The Kunbi twist in Maharashtra could hurt the BJP

Maratha community’s demand for OBC reservation has sharpened caste politics in Maharashtra and changed the sociopolitical landscape of rural areas.

Published : May 25, 2024 17:09 IST - 13 MINS READ

Activists of the Sakal Maratha Samaj wearing Manoj Jarange-Patil masks participate in a hunger strike to press for Maratha reservation, in Solapur, on October 30, 2023.

Activists of the Sakal Maratha Samaj wearing Manoj Jarange-Patil masks participate in a hunger strike to press for Maratha reservation, in Solapur, on October 30, 2023. | Photo Credit: Karad-Raju Sanadi

A group of Maratha youths was returning to Pathardi (Ahmednagar district) from Ashti (Beed district) after attending a rally of Chhatrapati Udayanraje Bhosle, a BJP Rajya Sabha member and the 13th descendant of Chhatrapati Shivaji. Udayanraje had come to Ashti to address a rally in support of Pankaja Munde, the BJP’s candidate in Beed. The young people had travelled about 60 km from Ahmednagar just to listen to their “Maharaj” even though it was held in a place where they did not have a vote. So, would they vote for the person or party that Udayanraje asked them to?

Vaibhav Ghogale, one of the youths, replied with an emphatic “No”—“This time, Marathas are not voting for the BJP.” When Frontline pointed out that the BJP candidate in South Ahmednagar, Sujay Vikhe-Patil, was from the Maratha community, Vaibhav reiterated that the “common Maratha won’t vote for Pankaja or Sujay”, adding: “They are there only for power.” So, while they respect Udayanraje, the youth are not swayed by his appeal to vote for the BJP. This is the new reality of caste in this Lok Sabha election in Maharashtra, which promises to be unlike any that the State has seen to date.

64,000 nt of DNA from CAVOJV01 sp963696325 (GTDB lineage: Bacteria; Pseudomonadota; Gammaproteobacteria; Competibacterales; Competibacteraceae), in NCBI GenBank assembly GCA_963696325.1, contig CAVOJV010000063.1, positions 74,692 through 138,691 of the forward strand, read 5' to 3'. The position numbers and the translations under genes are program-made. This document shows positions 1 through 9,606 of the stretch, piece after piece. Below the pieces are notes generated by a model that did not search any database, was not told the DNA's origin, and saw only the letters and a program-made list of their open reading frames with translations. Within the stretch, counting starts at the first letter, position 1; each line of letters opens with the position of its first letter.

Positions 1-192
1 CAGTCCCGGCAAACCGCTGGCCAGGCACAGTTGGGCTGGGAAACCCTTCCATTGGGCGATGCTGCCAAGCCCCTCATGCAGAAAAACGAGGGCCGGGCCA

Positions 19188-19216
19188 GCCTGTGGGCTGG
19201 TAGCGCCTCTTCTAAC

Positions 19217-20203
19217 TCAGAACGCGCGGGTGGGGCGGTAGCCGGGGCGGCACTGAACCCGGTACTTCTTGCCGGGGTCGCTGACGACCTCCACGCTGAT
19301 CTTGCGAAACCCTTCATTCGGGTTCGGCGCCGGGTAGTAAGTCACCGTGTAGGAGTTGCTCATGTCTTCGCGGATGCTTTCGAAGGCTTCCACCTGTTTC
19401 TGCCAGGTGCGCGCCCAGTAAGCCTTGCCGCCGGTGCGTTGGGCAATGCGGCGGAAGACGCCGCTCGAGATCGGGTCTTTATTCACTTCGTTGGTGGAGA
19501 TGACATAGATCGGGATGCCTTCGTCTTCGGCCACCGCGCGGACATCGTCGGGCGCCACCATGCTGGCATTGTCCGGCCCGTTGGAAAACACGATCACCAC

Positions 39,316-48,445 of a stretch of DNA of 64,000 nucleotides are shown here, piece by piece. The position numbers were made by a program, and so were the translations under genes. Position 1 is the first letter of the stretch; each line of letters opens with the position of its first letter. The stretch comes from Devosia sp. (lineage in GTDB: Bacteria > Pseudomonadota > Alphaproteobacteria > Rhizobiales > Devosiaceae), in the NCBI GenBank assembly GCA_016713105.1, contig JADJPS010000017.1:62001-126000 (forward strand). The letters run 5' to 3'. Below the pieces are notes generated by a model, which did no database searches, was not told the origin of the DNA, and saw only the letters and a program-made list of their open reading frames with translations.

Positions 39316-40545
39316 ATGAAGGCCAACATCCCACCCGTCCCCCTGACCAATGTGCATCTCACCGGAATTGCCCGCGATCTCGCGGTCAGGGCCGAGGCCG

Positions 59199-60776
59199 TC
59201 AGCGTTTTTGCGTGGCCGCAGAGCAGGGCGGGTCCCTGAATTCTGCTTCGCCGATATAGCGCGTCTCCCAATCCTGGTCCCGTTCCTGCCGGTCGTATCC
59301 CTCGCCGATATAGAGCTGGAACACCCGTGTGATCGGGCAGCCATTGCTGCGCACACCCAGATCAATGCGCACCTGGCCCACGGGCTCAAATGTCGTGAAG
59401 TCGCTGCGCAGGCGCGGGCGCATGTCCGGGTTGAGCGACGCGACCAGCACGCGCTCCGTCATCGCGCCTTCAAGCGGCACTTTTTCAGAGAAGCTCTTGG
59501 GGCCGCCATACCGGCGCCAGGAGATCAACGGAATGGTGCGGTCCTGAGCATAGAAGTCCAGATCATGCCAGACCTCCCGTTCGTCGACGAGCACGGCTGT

The Jalna protest

To understand how this situation came about, one has to go back about 10 months, to Antarwali Sarati, a nondescript village in Jalna district of Marathwada. It was here that Manoj Jarange-Patil, of Shivaba Pratishthan, an organisation working for the rights of Marathas, was on a fast demanding the grant of the Kunbi certificate to the Marathas of Marathwada region so that they could become eligible for reservation in jobs and education.

The Kunbis are OBCs engaged in farming. Jarange-Patil’s argument was simple: The Marathas of Bidar in Karnataka and in parts of Telangana had been given the Kunbi status on the basis of documents they produced from the period when the Nizam ruled the princely state of Hyderabad, of which these areas and Marathwada were a part. Therefore the Marathas in Marathwada should also be categorised as OBC Kunbis.

Also Read | Maratha reservation issue takes a troubling turn

On September 1, 2023, the police broke up Jarange-Patil’s fast with a lathicharge on him and his supporters and later claimed that it was the protesters who resorted to violence first. But videos of police action against the protesters, especially women, went viral and came as a shock to the community. Such an incident had not happened since the community first began protests for reservation in the late 1990s. It has organised peaceful marches of millions of supporters over the years. The lathicharge led to the hardening of the Marathas’ stance on OBC status for the community and contributed to shaping the politics around caste in the State.

Fearing a Maratha backlash, Chief Minister Eknath Shinde accepted Jarange-Patil’s demand and announced the formation of a committee to verify and grant Kunbi certificates to Marathas from the Marathwada region. Jarange-Patil set a deadline of October 24, which the government did not meet. The Marathas then returned to the path of protest, and for the first time it turned violent.